Working together, school counselors, school nurses, and school-based family advocates support the school system's mission of providing comprehensive educational opportunities in a caring and nurturing environment. Through a multi-discipline approach, these team members focus on the emotional/ behavioral, social, and physical domains to address barriers to school success. Each of our six elementary schools, two middle schools, and two high schools provides school counseling services, family advocacy, and school nursing services via school-based staff. In addition to the school-level personnel, the social worker provides support for the work of the team and the director coordinates the program.
Counselors Assist with Emotional/Behavioral Issues Sometimes children do not succeed in school because of emotional or behavioral issues. School counselors are trained to provide prevention and intervention services for students. School counseling programs consist of the following activities: individual and group counseling services, classroom guidance activities, and consultation with parents, staff, and community resources. The counselor is the school's referral link to the Department of Family and Children's Services as well as clinical liaison to public and private mental health providers.
Nurses Deal with Medical Issues Students whose health issues present acute or persistent barriers to school success may need the assistance of the school nurse. School nurses provide direct and indirect medical services through clinic services, parent and staff consultation, wellness promotion through education and screenings, disease surveillance, development and implementation of health-related accommodation plans, and immunization administration and record compliance monitoring.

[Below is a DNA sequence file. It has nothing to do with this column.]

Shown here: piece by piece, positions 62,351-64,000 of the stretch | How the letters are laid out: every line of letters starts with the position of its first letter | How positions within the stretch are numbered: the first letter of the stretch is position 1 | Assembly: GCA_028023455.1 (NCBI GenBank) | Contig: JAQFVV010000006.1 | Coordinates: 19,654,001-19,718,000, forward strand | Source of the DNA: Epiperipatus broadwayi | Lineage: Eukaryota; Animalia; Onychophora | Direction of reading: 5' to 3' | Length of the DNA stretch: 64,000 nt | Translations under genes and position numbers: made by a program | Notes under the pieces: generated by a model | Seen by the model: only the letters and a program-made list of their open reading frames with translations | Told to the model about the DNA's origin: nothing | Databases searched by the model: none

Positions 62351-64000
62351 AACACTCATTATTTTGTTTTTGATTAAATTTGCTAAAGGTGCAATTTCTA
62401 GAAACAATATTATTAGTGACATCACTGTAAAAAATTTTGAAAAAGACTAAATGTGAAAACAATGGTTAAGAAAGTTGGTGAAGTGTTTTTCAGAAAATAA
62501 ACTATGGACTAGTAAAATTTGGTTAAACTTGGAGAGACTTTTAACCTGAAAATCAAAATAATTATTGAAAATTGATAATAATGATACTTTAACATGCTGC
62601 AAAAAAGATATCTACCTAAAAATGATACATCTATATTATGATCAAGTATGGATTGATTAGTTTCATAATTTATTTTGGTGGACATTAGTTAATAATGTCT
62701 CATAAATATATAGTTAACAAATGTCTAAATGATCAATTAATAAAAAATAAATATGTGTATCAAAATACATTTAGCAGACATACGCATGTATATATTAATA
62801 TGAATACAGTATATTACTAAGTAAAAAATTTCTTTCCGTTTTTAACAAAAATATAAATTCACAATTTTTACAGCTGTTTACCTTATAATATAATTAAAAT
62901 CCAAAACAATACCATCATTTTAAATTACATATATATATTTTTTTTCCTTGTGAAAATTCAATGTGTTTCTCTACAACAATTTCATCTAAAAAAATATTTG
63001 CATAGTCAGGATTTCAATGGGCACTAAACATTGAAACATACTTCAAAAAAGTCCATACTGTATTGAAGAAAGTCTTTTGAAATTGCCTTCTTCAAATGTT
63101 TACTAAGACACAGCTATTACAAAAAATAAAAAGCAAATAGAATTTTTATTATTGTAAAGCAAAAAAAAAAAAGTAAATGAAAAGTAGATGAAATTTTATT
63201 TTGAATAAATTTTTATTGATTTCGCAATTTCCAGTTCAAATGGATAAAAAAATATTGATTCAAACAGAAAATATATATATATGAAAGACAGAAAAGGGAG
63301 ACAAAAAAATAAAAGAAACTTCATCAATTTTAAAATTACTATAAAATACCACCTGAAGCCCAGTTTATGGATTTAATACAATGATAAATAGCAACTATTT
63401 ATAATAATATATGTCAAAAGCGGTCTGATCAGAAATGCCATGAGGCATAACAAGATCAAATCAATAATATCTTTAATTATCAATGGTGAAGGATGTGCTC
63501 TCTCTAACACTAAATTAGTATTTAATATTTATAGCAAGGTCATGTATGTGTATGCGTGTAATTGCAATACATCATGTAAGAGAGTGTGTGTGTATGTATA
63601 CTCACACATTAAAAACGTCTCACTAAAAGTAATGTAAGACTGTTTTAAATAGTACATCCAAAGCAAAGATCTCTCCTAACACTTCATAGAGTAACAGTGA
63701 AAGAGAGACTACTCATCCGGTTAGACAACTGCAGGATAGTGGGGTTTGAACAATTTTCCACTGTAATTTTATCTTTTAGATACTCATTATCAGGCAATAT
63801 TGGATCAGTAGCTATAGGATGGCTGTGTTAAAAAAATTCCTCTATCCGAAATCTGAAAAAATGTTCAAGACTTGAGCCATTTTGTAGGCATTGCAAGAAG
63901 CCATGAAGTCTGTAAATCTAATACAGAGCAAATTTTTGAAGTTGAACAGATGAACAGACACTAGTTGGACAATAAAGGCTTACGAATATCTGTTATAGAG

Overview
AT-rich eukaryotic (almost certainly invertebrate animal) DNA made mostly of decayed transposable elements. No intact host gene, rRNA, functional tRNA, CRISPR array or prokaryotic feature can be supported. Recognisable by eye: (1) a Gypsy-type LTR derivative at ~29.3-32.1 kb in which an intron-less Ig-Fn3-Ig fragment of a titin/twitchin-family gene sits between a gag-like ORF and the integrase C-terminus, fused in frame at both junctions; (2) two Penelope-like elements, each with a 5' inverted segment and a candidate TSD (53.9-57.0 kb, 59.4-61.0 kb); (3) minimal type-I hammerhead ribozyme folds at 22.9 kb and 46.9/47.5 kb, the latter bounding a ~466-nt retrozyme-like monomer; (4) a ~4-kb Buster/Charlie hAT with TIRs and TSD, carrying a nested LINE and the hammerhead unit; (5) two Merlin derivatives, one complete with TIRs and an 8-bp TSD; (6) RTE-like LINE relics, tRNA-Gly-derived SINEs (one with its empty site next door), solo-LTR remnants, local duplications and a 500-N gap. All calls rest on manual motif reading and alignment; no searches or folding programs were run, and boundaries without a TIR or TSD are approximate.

Advocates Help with Basic Physical Needs Many at-risk students come from family situations that do not foster school success. In some instances, a child's caretakers lack the resources needed to provide for the basic needs of their children. In other cases, caretakers may not be supportive of the efforts of the school because they were not successful as students. To such families the advocate provides a less intimidating link to the school. The advocate serves as a conduit to a vast array of community resources for families. Through case management, family needs are assessed, goals are established, and strategies are developed and implemented to eliminate barriers to school success and family self-sufficiency.
What Are the Results?
Since the student services teams were fully implemented in the Gordon County School System in 1996, a number of accomplishments have been realized:
Student absenteeism has been reduced by 20%.
Abuse and neglect referrals to Gordon County DFCS have been cut in half.
Confirmed abuse cases have been reduced by one-third.
Immunization rates are approaching the 100% mark for school-aged Gordon County children.
Before and after school programs serve the working poor with DFCS assistance.
Collaboration and blended funding have increased fiscal efficiency.
Many gaps in resources have been filled including the Emergency Dental Program and the Marguerite Faw Children's Medical Fund that can be accessed for uninsured children with acute dental or medical needs.